Pottmütz: Re-creating a Forgotten Cap Knitting Pattern
The costume traditions of Pomerania provide the inspiration of this stranded-colorwork cap. Bands of fingering-weight wool, worked seven colors, add visual interest, and a knitted lining boosts warmth.
The colors of the Baltic coastal region provide the palette for Cornelie Müller-Gödecke’s re-creation of a colorful knitted cap called a pottmütz. Cornelie based her cap on the ones found in museum collections and historical illustrations. Part of the classic Mönchgut fisherman’s costume, the knitted, woolen hat features an interior lining, which provides added warmth and protection from the elements.
- Limbažu Ti‐ne 100% Latvian wool, heavy fingering weight, 382 yards (350 m)/3.7 oz (105 gram) skein, 1 skein each of gray, brown, red, white, green, black, and blue. Note: The cap shown used about 1.4 oz (40 grams) each of gray and brown; 0.4 oz (12 grams) each of red, white, green, and black; and a very small amount of blue.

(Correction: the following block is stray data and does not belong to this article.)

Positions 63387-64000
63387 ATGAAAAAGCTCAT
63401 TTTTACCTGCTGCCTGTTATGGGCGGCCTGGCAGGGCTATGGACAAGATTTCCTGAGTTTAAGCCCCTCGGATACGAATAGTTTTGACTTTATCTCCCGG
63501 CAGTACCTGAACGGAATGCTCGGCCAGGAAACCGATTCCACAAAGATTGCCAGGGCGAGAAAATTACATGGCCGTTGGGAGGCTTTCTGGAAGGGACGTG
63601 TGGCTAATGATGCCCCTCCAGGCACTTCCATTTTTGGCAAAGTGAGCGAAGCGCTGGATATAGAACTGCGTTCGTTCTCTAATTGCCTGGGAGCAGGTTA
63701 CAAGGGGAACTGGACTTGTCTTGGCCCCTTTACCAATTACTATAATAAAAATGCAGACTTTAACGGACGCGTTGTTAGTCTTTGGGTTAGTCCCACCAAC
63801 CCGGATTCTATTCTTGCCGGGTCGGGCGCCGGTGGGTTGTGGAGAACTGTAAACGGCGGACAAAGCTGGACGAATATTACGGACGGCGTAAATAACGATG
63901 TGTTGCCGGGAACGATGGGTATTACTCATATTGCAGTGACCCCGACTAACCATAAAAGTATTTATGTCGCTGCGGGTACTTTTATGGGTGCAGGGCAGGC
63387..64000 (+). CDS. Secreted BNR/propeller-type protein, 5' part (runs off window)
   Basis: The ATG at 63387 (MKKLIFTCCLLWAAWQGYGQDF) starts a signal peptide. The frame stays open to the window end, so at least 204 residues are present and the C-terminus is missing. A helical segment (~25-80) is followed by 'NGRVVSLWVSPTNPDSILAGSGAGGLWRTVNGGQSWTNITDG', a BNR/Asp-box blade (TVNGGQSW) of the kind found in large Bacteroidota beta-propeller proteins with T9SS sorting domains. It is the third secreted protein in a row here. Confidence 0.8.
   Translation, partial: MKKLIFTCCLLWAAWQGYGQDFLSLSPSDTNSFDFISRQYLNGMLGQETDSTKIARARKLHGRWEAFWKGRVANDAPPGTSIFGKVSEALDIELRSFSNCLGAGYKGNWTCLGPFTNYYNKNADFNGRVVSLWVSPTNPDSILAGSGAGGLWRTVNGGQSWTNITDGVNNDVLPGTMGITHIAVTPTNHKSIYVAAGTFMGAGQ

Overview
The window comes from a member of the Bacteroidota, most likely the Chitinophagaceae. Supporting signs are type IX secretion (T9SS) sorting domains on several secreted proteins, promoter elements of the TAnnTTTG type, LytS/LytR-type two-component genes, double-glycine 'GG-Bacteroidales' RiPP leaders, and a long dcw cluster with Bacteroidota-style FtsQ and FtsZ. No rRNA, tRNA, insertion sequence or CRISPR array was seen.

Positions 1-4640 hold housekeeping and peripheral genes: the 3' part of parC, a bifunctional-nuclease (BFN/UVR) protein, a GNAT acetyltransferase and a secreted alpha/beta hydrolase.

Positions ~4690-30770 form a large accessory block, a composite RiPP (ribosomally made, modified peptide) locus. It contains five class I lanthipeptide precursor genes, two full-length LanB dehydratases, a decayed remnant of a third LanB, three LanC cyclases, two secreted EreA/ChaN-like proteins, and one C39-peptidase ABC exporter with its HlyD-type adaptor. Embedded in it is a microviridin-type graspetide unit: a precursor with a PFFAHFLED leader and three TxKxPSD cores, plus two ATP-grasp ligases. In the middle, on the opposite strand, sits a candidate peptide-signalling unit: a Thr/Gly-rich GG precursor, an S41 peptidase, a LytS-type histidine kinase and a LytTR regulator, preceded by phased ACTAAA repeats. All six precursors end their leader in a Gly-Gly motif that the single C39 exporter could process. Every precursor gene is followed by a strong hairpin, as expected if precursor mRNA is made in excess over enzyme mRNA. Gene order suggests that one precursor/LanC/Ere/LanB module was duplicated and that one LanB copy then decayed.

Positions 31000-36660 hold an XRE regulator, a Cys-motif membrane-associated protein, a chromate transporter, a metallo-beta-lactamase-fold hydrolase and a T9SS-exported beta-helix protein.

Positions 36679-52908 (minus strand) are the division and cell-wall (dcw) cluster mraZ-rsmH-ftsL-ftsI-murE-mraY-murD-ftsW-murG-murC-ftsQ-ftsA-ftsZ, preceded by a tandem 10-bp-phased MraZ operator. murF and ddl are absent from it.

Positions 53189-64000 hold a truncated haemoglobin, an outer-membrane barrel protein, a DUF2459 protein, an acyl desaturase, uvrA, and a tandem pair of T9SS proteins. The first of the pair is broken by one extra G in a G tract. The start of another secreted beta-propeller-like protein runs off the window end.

- Needles, size 0–1½ (2–2.5 mm) set of 5 double pointed (dpn), or size needed to obtain gauge
- Stitch markers
- Smooth, contrasting waste yarn for provisional CO
- Circular (cir) needle 16" (40 cm) one size larger than main needles for provisional CO
- Tapestry needle
Finished size: 22" (55.6 cm) head circumference and 13" (33 cm) tall, not including the pom-pom.
Gauge: 33½ sts and 35 rounds = 4" (10.2 cm) in St st.
Originally published: PieceWork Fall 2020
About the CreatorCornelie Müller-Gödecke lives in Vorpommern, Germany, close to the Baltic Sea. Her research into the textile traditions of northeast Germany is inspired by the rich Baltic knitting traditions.